[nycphp-talk] Java provides???
Paul A Houle
paul at devonianfarm.com
Wed Aug 12 14:33:02 EDT 2009
Michael B Allen wrote:
> My personal opinion is that if you're a Windows shop and you treat
> software development like a logistical problem and you need to hire
> and fire programmers like a commodity, then use Java. It's much more
> forgiving than PHP. To be effective with PHP you must really
> understand PHP well. If you're really good at PHP it can be much more
> powerful than Java. Of course most people fall into the Windows
> commodity programmer category and so I predict Java will be around for
> a while. But PHP will continue to dominate with power programmers.
I'd say it's the opposite. Java's improved more in the last ten
years than PHP has (although PHP certainly has)
Back in 2003, Java Frameworks such as Struts were part of the
problem, not part of the solution. Much better frameworks exist
today, and there's much more of a "framework culture" that people
understand how to build apps well.
It's impossible to explain the power of the Eclipse/Java IDE to
anyone who works primarily in dynamic languages. I mean, it does
things that PHP IDEs can't even dream of doing: first of all, Eclipse
overcomes most of the verbosity of Java that makes Java painful to work
on. You can click on a 'create class' button and it creates a file in
the right place for the namespace it's in, fills in the headers and all
that. Renaming a class in Java is a big pain manually, but can be done
in two clicks in Eclipse: Eclipse renames all the instances of the
class, renames the file. Refactoring operations that could take a few
hours in PHP or in Java w/o an IDE can be done in under a minute... and
never a mistake.
What I'd really like is a less verbose language, like Scala, with
the good IDE. There's no reason Eclipse/Scala couldn't be as good as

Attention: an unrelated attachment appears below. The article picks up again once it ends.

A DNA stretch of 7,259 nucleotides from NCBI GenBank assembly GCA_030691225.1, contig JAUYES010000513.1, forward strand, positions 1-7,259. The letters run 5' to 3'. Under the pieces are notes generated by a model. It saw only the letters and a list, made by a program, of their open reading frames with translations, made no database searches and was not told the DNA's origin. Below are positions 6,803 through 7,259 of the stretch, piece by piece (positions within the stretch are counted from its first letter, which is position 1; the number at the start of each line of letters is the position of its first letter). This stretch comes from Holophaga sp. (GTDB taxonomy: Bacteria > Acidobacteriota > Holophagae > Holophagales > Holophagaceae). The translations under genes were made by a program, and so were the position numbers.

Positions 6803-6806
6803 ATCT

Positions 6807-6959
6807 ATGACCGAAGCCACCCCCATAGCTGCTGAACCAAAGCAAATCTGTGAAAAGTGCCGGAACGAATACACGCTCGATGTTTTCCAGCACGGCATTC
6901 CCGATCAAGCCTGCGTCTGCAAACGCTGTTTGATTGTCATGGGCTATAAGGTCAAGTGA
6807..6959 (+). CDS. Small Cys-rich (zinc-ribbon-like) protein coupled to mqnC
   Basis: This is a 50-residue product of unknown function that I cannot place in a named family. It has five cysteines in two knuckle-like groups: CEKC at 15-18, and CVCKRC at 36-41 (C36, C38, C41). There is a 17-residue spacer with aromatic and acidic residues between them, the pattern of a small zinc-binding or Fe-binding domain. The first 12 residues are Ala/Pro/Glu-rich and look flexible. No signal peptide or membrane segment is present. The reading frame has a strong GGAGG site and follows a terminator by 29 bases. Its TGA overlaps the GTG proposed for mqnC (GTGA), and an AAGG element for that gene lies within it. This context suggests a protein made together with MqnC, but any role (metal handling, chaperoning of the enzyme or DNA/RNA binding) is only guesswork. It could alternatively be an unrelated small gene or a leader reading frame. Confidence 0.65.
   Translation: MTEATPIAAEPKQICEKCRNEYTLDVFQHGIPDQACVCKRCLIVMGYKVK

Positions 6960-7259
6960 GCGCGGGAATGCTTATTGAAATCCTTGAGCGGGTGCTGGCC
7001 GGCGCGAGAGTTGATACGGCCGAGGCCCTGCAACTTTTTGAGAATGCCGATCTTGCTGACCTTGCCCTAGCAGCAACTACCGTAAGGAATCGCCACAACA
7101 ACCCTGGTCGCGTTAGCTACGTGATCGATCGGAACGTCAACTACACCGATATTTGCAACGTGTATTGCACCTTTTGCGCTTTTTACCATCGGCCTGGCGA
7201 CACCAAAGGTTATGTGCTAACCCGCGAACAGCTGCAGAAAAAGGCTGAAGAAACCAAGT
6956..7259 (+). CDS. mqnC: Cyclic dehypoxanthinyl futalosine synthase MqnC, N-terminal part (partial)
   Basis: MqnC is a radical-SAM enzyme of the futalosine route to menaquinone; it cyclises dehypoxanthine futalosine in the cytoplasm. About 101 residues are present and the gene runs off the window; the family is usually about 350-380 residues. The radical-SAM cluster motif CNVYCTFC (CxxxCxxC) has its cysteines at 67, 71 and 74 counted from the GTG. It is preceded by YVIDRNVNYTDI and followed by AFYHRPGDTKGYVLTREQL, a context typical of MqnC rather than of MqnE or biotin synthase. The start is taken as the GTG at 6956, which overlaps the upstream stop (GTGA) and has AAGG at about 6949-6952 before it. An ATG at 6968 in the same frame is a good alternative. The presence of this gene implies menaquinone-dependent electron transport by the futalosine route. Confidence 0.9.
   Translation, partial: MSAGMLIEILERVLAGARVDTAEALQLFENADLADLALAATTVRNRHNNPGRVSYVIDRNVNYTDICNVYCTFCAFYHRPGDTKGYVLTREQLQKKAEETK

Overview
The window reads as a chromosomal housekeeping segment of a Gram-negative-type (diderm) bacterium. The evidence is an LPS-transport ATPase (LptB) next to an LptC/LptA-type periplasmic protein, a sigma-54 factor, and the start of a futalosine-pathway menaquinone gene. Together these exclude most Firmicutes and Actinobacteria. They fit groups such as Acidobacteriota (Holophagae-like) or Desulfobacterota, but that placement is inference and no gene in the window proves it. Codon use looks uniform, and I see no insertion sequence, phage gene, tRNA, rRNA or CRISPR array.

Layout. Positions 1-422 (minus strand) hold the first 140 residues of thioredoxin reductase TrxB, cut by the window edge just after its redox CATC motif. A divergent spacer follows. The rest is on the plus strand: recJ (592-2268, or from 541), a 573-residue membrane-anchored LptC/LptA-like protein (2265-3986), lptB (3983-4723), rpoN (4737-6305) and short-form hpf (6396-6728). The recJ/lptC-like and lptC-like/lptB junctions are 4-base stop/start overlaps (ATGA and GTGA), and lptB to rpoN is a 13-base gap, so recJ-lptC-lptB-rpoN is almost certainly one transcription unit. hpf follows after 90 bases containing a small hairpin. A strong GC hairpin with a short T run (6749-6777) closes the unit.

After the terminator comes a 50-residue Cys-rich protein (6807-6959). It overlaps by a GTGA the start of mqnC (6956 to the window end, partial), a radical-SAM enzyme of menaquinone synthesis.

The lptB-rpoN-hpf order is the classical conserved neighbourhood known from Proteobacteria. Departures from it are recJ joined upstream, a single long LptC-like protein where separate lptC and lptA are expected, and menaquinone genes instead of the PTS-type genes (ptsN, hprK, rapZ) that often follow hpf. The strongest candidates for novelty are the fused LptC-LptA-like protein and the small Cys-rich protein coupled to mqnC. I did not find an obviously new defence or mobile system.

Eclipse/Java, except that a lot of people just don't appreciate what an
advance Eclipse/Java is over vi.
It's much easier to be productive, at a low level, in PHP than it
is in Java.
I've given business people 1-day bootcamp training in PHP and that's
been enough for them to make small changes to their sites. Systems like
Smarty are a big waste of time in my opinion, since graphic designers
can quickly learn enough PHP to write templates -- and they find it's a
Personally, I'm working on a product that has a complex meta-object
system: it's kind of a CMS for robots, or an object-relational mapper
turned inside out. It layers object-relational and semweb capabilities
over mysql and enables extreme re-use of code and database schemas. It
heavily uses the dynamic dispatch capabilities in PHP, but the core of
it is complicated enough that I wish I had the help of a compiler and
IDE in maintaining it.
If I were a Windows shop, I'd go for ASP.NET. C# is a wonderful
language, a living language. Microsoft is continually improving it,
while it seems Java is stuck in reverse. Linq is just great, and the
C# generics system makes Java generics look like a joke. There's a lot
of junk in ASP.NET, but if you avoid the junk, it's a system that's
better in J2EE in all ways (Java Web Faces is as much of a stinker as
ASP.NET Web Forms) The big trouble is that people from straight-windows
backgrounds can't tell what's junk and what's not -- w/ a decade of PHP
experience (and a healthy phobia of accidentally being stateful) I've
found it easy to find the good stuff in ASP.NET; recent versions of IIS
do a good job of surviving exceptional events inside ASP.NET, better
than most Tomcat installations I've seen.
Of course, ASP.NET means you're stuck with Windows... If you can't
accept that, you've got to use something else.
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